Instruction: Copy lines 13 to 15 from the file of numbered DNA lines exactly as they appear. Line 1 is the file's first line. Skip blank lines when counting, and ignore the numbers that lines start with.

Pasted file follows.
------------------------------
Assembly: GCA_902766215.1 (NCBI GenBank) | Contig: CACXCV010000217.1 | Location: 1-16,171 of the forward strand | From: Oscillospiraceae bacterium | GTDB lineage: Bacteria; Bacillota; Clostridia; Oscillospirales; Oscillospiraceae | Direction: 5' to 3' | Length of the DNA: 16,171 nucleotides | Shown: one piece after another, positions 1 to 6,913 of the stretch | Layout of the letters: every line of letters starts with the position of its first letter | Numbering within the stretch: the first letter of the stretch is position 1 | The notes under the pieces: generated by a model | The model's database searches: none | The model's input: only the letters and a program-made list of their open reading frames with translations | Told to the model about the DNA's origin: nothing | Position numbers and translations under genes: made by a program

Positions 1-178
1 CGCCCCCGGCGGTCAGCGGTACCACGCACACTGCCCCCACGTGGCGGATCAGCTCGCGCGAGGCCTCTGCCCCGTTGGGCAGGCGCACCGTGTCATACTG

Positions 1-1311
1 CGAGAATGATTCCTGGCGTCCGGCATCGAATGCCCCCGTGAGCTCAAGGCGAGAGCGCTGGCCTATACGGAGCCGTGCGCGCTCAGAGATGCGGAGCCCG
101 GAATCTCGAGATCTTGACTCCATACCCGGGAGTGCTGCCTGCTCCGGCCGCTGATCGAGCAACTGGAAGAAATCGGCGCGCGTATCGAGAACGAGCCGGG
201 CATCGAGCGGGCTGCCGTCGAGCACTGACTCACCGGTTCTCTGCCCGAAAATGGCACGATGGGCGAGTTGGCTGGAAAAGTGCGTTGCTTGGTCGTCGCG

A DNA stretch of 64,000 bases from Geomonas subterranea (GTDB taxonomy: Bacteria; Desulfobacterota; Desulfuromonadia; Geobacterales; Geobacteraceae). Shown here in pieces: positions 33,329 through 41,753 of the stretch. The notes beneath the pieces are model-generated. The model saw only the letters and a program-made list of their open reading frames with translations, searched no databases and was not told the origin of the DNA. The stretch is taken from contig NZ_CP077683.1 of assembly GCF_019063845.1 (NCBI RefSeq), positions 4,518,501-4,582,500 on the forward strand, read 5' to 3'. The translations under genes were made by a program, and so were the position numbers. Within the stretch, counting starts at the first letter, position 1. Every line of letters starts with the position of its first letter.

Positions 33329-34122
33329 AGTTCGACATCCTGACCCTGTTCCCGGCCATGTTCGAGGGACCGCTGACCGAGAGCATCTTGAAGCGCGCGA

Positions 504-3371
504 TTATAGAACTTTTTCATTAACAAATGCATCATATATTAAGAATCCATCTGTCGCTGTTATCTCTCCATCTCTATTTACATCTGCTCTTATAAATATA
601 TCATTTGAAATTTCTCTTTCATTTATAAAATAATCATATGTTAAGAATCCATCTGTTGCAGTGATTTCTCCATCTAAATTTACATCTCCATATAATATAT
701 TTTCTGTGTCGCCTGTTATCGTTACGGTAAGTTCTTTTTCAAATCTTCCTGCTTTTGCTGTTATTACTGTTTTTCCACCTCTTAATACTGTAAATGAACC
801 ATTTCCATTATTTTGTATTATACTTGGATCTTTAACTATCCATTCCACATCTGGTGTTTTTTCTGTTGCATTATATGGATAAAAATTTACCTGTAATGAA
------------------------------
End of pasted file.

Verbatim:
601 TCATTTGAAATTTCTCTTTCATTTATAAAATAATCATATGTTAAGAATCCATCTGTTGCAGTGATTTCTCCATCTAAATTTACATCTCCATATAATATAT
701 TTTCTGTGTCGCCTGTTATCGTTACGGTAAGTTCTTTTTCAAATCTTCCTGCTTTTGCTGTTATTACTGTTTTTCCACCTCTTAATACTGTAAATGAACC
801 ATTTCCATTATTTTGTATTATACTTGGATCTTTAACTATCCATTCCACATCTGGTGTTTTTTCTGTTGCATTATATGGATAAAAATTTACCTGTAATGAA